COMMENTS
Elubow's picture

Well written review. I wish I could get into this music, but having parochial tastes, I find this to be a bit too eclectic for me. I could, however, imagine myself on a beach in Trinidad competing in a limbo contest with the drums like these echoing in the backround while I deftly slid under the pole. Of course, this is just a pipedream, as I’m happy to just step through my pants without falling these days.

Michael Fremer's picture
Great comment....made me laugh. I need that!
Telekom's picture

Thanks for your comments Elubow, I appreciate it! As the late, great, Jeremy Hardy once said, "you know you're getting old when you have to sit down to put your trousers on". :)

JohnEcc's picture

Only seems to be available second pressing from Europe, any local North American Distribution?

Portland Sheriff's picture

I got my copy of this and her EP (also from this year) from 2 Bridges Music, a tiny specialty shop in NYC (mail order). Worth asking them.

Telekom's picture

Thanks for this info Portland Sheriff. If anyone is interested in finding out more about the EP mentioned by Portland Sheriff, it is called "Magnetic Service" and is released on the Livity Sound label from Bristol, UK. https://livitysound.bandcamp.com

Telekom's picture

Hi JohnEcc
Try contacting IOT Records direct: https://www.iotrecords.org/ . I have found them to be helpful and responsive.
Best wishes
Mark

sasm.1971@gmail.com's picture

Good Afternoon to You all,

greetings from Portugal!

I congratulate Mark Dawes for the great and inspiring writing and review of this, until now, unknown artist to me.
I have decided, and just ordered this LP through the website indicated on the review text. Will receive my copy during second or third week of January (here in Portugal). They ship worldwide.

Best Regards.

Telekom's picture

Thank you sasm, I hope you enjoy the LP when it arrives. :)

Williblake's picture

Hi,
Is it the first pressing ?
Thx

Telekom's picture

Hi Williblake
Released on May 29 2020, so I think copies available in stores or Discogs will be 1st pressings. I have not seen any mention in the music press of re-pressings of the LP. Discogs has no differentiation of any pressings, but that could be due to incomplete information. https://www.discogs.com/Azu-Tiwaline-Draw-Me-A-Silence/release/15481301

Best Wishes
Mark

Wickedexile's picture

Thanks for the fresh referral.
Nice having new reviewer perspectives.
Would love to know their home audio systems to place context in sound assessments.

Telekom's picture

Thanks Wickedexile. My system is not audiophile quality, more of a DJ set up. I have a (pretty good I think) Yamaha amp and CD/streamer, Yamaha sub, 2x Technics 1210s with Ortofon Concordes. I would say I am learning about audiophile devices, and I have been reading Analog Planet, and Michael's articles, for some years now to understand more. I do some home audio production so I think I have reasonable ears. :) I definitely aspire to a higher level system.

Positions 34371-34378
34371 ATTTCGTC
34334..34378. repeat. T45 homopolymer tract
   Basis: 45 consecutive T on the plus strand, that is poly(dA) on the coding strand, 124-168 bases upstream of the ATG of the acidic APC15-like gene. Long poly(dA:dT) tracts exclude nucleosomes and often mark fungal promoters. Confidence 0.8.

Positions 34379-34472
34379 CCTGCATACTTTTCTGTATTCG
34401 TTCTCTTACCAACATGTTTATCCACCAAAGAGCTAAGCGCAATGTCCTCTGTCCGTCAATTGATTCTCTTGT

I'm glad you enjoyed the electronic Touareg music! I have not checked this out yet, but my friend (Hi Colin) tipped me off to a round-up of North African and Middle Eastern releases in 2020: https://scenenoise.com/Features/best-albums-of-2020-middle-east-north-af...
Best Wishes
Mark

fishbone35's picture

Thanks for your great review of Draw Me A Silence. Though not normally a big fan of electronic(a), I'm mesmerized by the Part 1 of this title. I've streamed it and Part 2 on Qobuz several times, thus far preferring the drive of the first part. This will be in rotation for the foreseeable future. Now to decide whether to get the vinyl edition. I look forward to more of your reviews that may expand my listening interests like this one did.

Telekom's picture
Telekom's picture

Thanks fishbone, your comments are appreciated. I have been impressed by the sonic quality of both the vinyl and digital versions of Draw Me A Silence. 'Mesmerising' is the perfect word to describe it!
Best Wishes
Mark

Portland Sheriff's picture

I was very surprised and mildly thrilled to see a review of this on Analog Planet bc it’s also one of my top releases for 2020.

I discovered this album from a music podcast in September and was blown away by the combo of electronica (which I don’t always love when it’s not ambient-ish) and the North African percussion/drums/rhythms, the latter of which sealed the deal for me.

I instantly found 1st presses of this and her EP “Magnetic Service,” also from this year. Fresh, interesting, and, as you point out, fantastic sound and production. As a bonus, albeit based on limited info from following her on Instagram, she seems like a humble and gracious person.

Telekom's picture

Hi Portland Sheriff!
Isn't it amazing music? I am blown away by her production skills. I make electronic music and I find so much fascination in her sonic work. I'm glad you have been as impressed as I have been by her work and her kind persona. I can't wait until live music and festivals are possible again so that I can hear her music on a big sound system with other people!

If you want to hear some of her other work, look up DJ Loan - some brilliant electro.

Best Wishes
Mark

RJ's picture

If any of you out there are digging this LP, check out Dawn Of Midi's "Dysnomia". Similar trance like rhythms, and it's all done in real time - no loops involved. I've see them perform it live twice, and it's mesmerizing.

X